Council adopts Annual Plan 2017/18
Citizens Awards Policy
Rating information database
Community Services updates
Dog fees and charges for the 2017/18 year
Streetlights to be converted to LED
Waitomo District Library
Access our library catalogue from home
Everything you need to know about expiry dates
Make a plan with your family to get through an emergency
Council adopted its Annual Plan 2017/18 on Tuesday 2 May 2017.
This plan covers year three of the Long Term Plan 2015-2025 (LTP) for the 12 months from 1 July 2017 to 30 June 2018, and details the annual budget and also notes any variations or differences from the forecasts contained for that financial year, in the LTP. Our focus areas as stated in the LTP are Community Connectivity and Development, Economic Development and Good Asset Stewardship. Our intention for the coming financial year is to continue making progress in these areas in a financially prudent and sustainable manner.
Highlights of the Annual Plan 2017/18:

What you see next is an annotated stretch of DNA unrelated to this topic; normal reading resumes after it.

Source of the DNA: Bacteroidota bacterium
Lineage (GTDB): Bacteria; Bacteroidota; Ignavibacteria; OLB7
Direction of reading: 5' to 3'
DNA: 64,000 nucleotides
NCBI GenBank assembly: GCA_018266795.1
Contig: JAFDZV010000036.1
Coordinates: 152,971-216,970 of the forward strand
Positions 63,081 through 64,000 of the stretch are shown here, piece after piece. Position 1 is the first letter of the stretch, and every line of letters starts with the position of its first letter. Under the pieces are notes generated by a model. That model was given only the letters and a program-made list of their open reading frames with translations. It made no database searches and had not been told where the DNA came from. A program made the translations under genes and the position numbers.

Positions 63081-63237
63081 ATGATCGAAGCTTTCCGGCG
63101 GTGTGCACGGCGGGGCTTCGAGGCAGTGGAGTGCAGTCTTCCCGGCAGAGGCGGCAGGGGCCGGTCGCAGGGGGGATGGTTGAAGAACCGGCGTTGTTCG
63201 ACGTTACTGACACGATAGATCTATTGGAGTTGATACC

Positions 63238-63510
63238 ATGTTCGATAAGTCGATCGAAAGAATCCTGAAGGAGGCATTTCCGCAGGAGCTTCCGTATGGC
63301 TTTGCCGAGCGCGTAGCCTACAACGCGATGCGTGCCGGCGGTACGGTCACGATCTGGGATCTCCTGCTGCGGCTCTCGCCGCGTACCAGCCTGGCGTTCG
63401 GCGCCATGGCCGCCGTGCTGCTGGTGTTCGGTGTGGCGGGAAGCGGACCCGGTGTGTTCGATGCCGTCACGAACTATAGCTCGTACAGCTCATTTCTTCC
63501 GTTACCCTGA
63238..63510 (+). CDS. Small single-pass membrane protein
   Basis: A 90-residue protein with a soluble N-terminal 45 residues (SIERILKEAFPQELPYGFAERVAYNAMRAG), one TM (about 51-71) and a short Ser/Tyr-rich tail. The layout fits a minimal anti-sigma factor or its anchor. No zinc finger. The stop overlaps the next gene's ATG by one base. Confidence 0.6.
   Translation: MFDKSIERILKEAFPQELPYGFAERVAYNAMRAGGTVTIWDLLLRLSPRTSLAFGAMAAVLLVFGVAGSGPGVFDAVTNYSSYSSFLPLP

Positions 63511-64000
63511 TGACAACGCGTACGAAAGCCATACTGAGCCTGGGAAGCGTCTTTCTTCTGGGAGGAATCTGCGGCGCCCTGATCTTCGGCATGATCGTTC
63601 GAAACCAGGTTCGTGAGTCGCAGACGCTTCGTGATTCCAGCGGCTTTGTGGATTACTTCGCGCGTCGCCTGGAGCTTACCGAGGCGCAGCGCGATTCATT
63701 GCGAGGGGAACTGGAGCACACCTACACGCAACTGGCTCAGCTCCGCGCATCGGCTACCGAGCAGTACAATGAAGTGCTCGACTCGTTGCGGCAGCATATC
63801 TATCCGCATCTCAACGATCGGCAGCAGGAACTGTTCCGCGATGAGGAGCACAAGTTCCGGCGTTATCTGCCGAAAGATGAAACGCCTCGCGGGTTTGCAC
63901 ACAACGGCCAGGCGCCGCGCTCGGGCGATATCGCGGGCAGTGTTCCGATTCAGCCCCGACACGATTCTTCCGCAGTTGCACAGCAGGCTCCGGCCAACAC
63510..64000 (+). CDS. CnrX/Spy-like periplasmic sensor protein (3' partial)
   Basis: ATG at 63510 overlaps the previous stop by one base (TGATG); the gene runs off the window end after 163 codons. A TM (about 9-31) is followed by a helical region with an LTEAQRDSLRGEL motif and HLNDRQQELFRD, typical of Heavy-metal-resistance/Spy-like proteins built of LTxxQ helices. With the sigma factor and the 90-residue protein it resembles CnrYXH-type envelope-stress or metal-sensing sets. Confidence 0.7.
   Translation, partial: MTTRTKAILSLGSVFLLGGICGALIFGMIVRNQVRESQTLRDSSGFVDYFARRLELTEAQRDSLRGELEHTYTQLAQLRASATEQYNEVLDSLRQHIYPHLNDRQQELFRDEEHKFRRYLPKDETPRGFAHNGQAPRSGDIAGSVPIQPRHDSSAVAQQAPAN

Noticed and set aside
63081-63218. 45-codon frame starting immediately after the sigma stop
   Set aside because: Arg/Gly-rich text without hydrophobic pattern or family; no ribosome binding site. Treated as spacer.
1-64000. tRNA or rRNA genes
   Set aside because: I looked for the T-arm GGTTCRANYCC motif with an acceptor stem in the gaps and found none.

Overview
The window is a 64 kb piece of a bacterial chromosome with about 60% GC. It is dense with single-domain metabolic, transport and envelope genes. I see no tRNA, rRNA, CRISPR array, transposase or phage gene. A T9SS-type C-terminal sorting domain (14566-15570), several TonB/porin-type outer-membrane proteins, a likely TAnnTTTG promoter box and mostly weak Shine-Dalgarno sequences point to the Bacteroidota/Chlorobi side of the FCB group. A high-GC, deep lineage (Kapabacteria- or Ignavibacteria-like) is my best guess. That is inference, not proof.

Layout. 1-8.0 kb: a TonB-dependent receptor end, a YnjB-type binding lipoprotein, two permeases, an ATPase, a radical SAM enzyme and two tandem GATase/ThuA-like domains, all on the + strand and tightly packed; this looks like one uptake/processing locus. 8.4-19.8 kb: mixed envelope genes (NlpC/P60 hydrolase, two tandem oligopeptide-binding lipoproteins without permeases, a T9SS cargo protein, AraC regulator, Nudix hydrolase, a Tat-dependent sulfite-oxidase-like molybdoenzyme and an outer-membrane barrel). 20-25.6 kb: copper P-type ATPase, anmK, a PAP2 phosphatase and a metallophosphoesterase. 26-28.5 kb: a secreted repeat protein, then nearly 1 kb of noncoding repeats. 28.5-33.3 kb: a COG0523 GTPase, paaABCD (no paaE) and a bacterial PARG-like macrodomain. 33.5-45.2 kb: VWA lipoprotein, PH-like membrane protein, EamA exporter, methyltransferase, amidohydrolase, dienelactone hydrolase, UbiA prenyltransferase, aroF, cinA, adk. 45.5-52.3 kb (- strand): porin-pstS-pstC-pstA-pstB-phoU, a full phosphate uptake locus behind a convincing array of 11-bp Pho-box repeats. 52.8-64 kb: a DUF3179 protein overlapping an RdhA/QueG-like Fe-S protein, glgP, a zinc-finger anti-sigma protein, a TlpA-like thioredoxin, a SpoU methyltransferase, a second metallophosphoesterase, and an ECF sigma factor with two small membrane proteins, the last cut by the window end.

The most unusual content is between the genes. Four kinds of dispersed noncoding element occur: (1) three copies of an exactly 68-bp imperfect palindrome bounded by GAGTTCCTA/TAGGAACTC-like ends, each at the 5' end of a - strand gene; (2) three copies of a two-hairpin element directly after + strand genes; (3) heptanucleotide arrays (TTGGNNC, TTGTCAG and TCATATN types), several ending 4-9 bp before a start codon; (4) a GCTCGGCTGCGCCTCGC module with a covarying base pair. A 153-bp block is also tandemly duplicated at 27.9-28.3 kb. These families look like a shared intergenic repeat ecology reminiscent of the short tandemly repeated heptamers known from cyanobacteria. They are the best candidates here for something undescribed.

$10 million of capital expenditure
across various projects including the Te Kuiti Water Treatment Plant upgrade, improvements to our quarries, performance enhancement of the Te Kuiti Waste Water Treatment Plant, and the development of an improved entrance way to Brook Park, to name a few.
Reduction of the rates requirement for 2017/18,
(from 3.88% forecast in the LTP).
A decrease of
$2.5 million less external public debt
increase in our Reserves balance
Commencement of the District Plan Review project
Continuing with development of Timber Trail Marketing
Bathroom upgrade for the Les Munro Centre
Support Digital advancement of the District
Support implementation of the Waitomo Village Structure Plan